Each year, we recognize the top educators in United States Power Squadrons, America’s Boating Club, with the Charles F. Chapman Award for Excellence in Teaching. These volunteer instructors have devoted themselves to teaching boating and boater safety courses to prepare our members to become the best trained, most prepared boaters on the water.
Named after one of the founding fathers of United States Power Squadrons, the award recognizes educators who embrace their work with unparalleled dedication and a deep commitment to their students.
This year’s recipients, David Mangold, Don Duncan and Dave Greene, received the 2018 Charles F. Chapman Award for Excellence in Teaching at the 2019 Annual Meeting in Orlando, Florida.
“Dave inspired me to go beyond classroom instruction and to engage students ‘in the field’ by encouraging their involvement in the boating lifestyle.”
He has taught America’s Boating Course, Piloting, Junior Navigation, Navigation, Instructor Development and several seminars. He has written several courses and has been a pioneer in USPS on-the-water training.
Acutely attuned to the needs of students with disabilities, he has taught Practical On-the-Water Training to an autistic student, fashioned a sextant support for a wheelchair-bound student and revised PowerPoint slides to aid a color-blind student.
Many students praised Dave’s ability to find creative teaching solutions to individual needs, including teaching Navigation using distance learning technology. “Without his thinking outside the box, I might never have had the opportunity to take (Navigation), which was a requirement for an offshore sailing class I just completed in Canada,” said one former student.
Another student recalled how Dave conveyed a sense of excitement about boating. “His classroom delivery makes it seem as though you are actually on the water, plotting your course, dealing with currents, compass deviation, and objects in the water.”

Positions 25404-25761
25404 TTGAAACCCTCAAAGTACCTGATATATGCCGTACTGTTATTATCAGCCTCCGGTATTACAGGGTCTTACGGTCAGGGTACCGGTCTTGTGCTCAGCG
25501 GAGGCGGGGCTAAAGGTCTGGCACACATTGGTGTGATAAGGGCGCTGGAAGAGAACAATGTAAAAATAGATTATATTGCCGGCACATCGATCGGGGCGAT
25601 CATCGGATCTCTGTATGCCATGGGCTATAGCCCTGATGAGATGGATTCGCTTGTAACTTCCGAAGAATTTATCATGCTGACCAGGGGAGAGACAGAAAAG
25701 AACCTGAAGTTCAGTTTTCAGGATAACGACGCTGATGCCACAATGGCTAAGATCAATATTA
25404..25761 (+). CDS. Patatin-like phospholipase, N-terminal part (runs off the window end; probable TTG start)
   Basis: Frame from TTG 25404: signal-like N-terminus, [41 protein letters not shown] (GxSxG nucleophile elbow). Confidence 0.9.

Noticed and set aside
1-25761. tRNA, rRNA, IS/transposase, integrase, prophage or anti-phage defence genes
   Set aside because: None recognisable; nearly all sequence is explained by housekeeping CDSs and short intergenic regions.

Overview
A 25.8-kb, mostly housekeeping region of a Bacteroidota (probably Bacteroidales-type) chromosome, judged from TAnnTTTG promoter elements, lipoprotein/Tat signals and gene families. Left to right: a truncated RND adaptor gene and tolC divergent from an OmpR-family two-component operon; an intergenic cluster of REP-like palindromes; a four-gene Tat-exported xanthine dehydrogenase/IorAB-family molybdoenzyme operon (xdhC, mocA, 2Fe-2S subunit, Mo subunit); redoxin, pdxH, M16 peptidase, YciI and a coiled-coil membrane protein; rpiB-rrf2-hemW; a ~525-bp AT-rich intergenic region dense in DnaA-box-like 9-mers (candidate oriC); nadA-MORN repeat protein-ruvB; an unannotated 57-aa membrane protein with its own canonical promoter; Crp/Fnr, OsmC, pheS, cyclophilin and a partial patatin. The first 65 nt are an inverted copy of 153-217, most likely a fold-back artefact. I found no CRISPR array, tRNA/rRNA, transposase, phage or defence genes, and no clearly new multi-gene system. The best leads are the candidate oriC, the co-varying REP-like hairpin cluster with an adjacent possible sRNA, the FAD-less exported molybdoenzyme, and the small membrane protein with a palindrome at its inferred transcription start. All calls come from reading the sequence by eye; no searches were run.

Another praised his self-effacing behavior: “Dave did not hesitate to share from his own experience mishaps that would have been embarrassing to others if it would help students recognize warning signs and avoid problems.”
“Mag taught us that learning can be fun and that it is important to understand and respect the history of the knowledge we are trying to master.”
He has taught every course in the squadron’s curriculum, taking his squadron from one that could barely put on a boating course to one of the top educational performers in the district and the nation.
“His knowledge, lively approach to teaching and colorful use of nautical terms make him a popular teacher—one who energetically encourages students always to learn more, both in and out of the class,” said a former student and past commander.
One student who has taken many courses from David, including Junior Navigation, said he goes the “extra nautical mile” for his students.
“Mag even went with my wife and I to pick up our newly purchased boat from the dealer and cruise it 50 miles on the Intracoastal Waterway to our local marina, giving us ‘real-time instruction’ on our maiden voyage,” he said.
Calling Capt. Mag a gift to the squadron, he went on to say that “his concern for his students and local boating community draws people to him, to his classes, and to the squadron, which has created a quality boating atmosphere for me, the community, and represents what the USPS Educational Officer is all about.”
“Don was the first person I met when I walked into my public boating course. I still remember the way he made me and my wife feel welcome and at ease the first night of class.”
Having taught Piloting 39 times over the past 25 years, he has had more than 400 students pass Piloting under his instruction. In addition, many of his students have gone on to become instructors and squadron leaders themselves.
“He has a complete understanding of the material and is able to answer any questions the students might have,” said one former student, adding that his fun sense of humor makes learning more interesting.
Another student said that Dr. Don has a way of living his teaching in such a way that makes students want to emulate his example by displaying proper seamanship.
“He brings passion, detailed knowledge of the material and practical application to all interactions with students,” said one student, who added that Dr. Don often spends extra time with those who need it.
He has been for many years his squadron’s leading vessel examiner. The squadron even named its VSC award after him, the Duncan Award.